ENOS S JENNINGS
Mr. Jennings, whose postoffice address is Gabriel, Kansas, is one of the progressive and successful farmers and stock raisers of Doniphan county, where he has a fine property of one hundred and twenty acres of rich bottom land in Burr Oak township. He was born in Morgan county, Ohio, September 27, 1845, and is a son of David and Sarah (Drake) Jennings, the former born in Ohio and the latter in Virginia. After their marriage his parents remained in Ohio, where the father engaged in general farming until his death in 185o. His wife, who is still living and is eighty-four years of age, makes her home with her son Enos. She enjoys good health and is a bright, intelligent woman on whom old age leaves but few imprints.
Enos Jennings spent his boyhood and youth as do most farmers lads, working during the summer months and attending the district schools in the winter time. He was twenty-four years old when, in 1869, he went to Iowa, where he located first in Davis county and later in Mount Ayr, Ringgold county, where he lived for one year. In 1879 he removed to Labette county, in southern Kansas, where he was employed on a farm. His next home was in Stevens county, where he spent two years, but the place was not satisfactory and in the fall of 1887 he came to Burr Oak township, Doniphan county, and purchased what was known as the Cowger farm. Since that time he has devoted his attention to general farming, stock raising and fruit growing and is regarded as one of the most successful wheat raisers in the county. He is a man who is up-to-date in agricultural affairs and who believes in trying new methods.
In 1869 Mr. Jennings was married to Miss Margaret A. Risen, of Morgan county, Ohio, a daughter of Joseph and Catherine (Tanner) Risen. Eight children have been born to them, of whom six are living: Sarah C. is the wife of Isaac A. Scarbrough, of Troy; Florence B. married David Sawyer, of Wathena; Lyman B., Bertie B. and Mary Martilla are at home with their parents.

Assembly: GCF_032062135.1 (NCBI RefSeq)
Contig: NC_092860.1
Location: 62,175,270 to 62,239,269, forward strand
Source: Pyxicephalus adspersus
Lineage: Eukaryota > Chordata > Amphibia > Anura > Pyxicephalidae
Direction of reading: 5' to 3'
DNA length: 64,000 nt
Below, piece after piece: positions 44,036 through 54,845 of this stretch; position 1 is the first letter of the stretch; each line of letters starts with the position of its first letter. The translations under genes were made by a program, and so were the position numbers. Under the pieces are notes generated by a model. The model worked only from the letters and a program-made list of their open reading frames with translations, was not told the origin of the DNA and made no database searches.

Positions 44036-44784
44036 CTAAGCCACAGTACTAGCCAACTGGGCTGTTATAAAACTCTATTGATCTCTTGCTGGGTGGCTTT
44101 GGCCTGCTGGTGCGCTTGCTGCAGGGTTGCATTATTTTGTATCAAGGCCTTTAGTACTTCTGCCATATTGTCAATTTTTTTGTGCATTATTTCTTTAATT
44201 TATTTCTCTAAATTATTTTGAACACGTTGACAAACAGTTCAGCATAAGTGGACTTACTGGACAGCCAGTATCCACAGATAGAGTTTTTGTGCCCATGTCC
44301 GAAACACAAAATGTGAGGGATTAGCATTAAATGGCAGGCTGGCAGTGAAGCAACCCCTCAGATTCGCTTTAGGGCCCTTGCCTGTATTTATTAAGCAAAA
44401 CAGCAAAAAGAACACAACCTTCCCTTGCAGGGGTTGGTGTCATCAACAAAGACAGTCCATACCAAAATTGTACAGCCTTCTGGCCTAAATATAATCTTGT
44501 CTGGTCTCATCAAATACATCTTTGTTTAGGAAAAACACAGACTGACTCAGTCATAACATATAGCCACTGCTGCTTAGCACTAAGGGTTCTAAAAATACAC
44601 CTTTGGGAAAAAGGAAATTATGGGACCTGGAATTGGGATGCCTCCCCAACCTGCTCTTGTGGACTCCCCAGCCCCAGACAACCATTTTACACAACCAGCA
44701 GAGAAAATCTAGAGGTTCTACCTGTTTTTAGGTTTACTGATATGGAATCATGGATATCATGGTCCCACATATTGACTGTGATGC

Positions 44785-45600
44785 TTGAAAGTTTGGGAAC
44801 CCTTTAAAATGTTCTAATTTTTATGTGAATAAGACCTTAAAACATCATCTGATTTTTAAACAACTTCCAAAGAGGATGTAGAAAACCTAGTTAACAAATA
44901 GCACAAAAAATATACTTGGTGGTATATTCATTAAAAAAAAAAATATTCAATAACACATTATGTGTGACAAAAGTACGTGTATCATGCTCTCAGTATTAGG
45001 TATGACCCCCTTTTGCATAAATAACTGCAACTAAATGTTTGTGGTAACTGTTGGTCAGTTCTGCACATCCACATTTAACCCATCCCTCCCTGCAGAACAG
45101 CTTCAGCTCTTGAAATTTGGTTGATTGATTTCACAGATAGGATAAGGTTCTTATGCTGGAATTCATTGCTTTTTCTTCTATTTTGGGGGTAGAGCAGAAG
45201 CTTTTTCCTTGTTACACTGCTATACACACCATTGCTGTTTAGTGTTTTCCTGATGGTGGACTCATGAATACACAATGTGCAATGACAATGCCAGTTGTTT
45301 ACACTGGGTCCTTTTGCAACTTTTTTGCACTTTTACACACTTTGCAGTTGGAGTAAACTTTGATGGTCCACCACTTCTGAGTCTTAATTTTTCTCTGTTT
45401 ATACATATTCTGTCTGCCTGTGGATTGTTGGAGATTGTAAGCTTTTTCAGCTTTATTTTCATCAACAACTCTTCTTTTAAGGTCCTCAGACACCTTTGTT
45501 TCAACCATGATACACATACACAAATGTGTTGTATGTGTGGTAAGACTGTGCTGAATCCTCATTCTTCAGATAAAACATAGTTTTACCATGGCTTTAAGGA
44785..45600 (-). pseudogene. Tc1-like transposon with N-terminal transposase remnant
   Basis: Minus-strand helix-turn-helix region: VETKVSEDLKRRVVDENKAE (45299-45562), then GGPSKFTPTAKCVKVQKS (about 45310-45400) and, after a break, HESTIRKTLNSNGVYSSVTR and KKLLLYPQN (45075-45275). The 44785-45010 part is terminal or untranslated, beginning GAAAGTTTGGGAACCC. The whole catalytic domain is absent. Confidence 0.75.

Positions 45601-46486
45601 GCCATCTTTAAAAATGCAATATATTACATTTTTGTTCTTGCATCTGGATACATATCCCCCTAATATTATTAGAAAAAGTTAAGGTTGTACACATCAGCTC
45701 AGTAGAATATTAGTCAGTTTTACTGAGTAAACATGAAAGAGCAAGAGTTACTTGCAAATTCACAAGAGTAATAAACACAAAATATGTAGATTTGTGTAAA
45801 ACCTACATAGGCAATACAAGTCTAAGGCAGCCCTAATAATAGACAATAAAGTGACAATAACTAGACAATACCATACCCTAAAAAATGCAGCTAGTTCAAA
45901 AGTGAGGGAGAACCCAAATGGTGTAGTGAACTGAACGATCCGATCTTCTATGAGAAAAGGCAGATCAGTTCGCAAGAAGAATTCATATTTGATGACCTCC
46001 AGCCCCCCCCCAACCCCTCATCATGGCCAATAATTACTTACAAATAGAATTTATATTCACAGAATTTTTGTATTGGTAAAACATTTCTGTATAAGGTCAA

In the spring of 1864 Mr. Jennings enlisted in Company G, One Hundred and Sixty-first Ohio Volunteer Infantry, of which B. G. Coltson was captain of the company and Colonel O. P. Taylor in command of the regiment. The regiment was assigned to the Army of the Potomac, then in the Shenandoah valley, and took part in several engagements, among them that of Maryland Heights. Mr. Jennings was in other small battles, but his regiment was chiefly employed in guarding posts and doing garrison duty. He was discharged in the latter part of 1864 and returned to Morgan county, Ohio.
In politics Mr. Jennings is a stanch Republican and for the past eight years has been a member of the Republican county committee, taking an active part in county, state and local political matters. He has also served as township treasurer and chairman of the township committee. He is a member of Kennedy Post, No. 292, G. A. R., of Troy, Kansas.
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